Ernie Isley
Image: Josh Brasted / WireImage

“As he didn’t have a place to stay, he lived in a spare bedroom in our home. Jimi was the only guy in the band to do that, ever. He was not charged for rent or any of the meals he ate. Our minds were blown by his playing and his calmness. Plus my brothers got him his first Fender so his mind was blown, too! And so it just so happened that the Isleys had this super-duper guitarist in their lineup.”

Watching a bona-fide guitar genius practise in his house must have been pretty inspirational, but as the youngest Isley sibling it seems like Ernie was always destined to join his brothers on stage – performing got its hooks in him when he was still a kid.

“The most exciting thing was to go to a venue filled with strangers, the lights would go down then my three brothers would come out. And they’d take the roof off the place,” Ernie fondly recalls.

Family affair

After a stint playing drums with Martha & The Vandellas, Ernie would finally step off the stool and join his brothers in the family business, but initially it was four strings not six – something that Ernie would rectify as soon as he could.

“My first Isley record was playing bass on It’s Your Thing in 1968,” Ernie explains. “I was 16. I think I got my first guitar about two months before that session. Then about five years went by and I came up with That Lady… and it was an adventure, a journey of discovery all the way. And it still is – we’re still chasing the music to this day.”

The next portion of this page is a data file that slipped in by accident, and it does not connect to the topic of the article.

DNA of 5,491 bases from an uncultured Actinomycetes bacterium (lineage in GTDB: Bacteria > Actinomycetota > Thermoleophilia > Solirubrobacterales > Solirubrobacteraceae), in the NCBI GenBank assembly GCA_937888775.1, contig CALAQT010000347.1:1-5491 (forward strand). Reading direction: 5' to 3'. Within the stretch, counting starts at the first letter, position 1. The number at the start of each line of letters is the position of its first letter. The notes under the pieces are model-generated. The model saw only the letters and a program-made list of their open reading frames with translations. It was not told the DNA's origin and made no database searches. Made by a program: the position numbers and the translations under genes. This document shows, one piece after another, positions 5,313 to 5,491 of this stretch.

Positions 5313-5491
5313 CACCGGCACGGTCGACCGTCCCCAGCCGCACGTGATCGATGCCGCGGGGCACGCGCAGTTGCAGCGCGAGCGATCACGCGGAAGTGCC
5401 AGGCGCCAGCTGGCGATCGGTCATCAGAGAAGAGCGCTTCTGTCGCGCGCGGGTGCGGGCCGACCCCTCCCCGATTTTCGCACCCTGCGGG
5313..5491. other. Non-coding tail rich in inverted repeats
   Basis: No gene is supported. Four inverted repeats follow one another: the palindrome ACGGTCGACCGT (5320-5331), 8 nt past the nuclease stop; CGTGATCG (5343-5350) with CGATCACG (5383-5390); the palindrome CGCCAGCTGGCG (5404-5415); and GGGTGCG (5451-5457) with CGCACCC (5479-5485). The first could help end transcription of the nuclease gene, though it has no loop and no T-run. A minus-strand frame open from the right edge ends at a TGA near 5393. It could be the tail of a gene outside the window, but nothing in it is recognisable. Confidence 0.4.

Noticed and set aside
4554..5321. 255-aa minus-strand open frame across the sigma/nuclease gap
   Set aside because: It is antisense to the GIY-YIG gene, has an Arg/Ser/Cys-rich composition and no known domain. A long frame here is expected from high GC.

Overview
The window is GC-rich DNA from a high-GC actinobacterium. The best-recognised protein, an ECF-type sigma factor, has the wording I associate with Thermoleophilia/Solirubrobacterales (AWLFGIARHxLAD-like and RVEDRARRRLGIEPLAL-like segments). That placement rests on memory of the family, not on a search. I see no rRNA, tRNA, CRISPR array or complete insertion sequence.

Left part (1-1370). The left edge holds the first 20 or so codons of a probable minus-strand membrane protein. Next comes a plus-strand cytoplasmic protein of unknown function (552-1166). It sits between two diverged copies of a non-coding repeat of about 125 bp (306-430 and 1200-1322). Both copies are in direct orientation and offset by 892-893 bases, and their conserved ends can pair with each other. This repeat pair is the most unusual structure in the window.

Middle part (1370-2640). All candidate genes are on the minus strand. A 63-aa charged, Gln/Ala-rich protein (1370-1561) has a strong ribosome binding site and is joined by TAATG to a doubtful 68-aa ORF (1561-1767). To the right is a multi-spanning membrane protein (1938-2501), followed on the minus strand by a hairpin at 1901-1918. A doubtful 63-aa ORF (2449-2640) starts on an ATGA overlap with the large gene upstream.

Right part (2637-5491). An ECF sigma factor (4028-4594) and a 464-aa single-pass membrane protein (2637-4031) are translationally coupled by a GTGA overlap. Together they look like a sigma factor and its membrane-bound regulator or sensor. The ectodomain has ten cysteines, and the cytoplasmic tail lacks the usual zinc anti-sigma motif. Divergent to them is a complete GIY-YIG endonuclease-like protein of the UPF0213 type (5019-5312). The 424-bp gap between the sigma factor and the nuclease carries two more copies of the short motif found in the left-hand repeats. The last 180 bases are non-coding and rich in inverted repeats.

Despite living with the greatest guitar player who ever lived in his spare room as a kid, it surprisingly wasn’t Hendrix that first inspired Ernie to pick up the guitar, but José Feliciano.
“Jose is unreal in terms of talent,” Ernie enthuses. “The fact that he covered the Doors and put his own style and signature on Light My Fire captivated me. That was the song that made me want to get a guitar. The song sounds as good now as it did then. The thing about playing guitar is that anyone can start playing one. It’s quite versatile an instrument. It’s up to you. I never would’ve suspected I’d be a guitarist as it wasn’t the first place I went to instrumentally. But it turned out that I started having fun on it and it went from there.”

Ernie Isley
Image: Tom Copi / Michael Ochs Archive / Getty Images

Lady killer

That Lady Pts 1&2 would become one of the Isleys’ signature songs, and one of the band’s most famous and beloved songs. It had originally been recorded as That Lady back in 1964, but nearly a decade later the band decided to go back into the studio to put a fresh spin on it, and that’s where Ernie’s rock-infused chops would really come to the fore.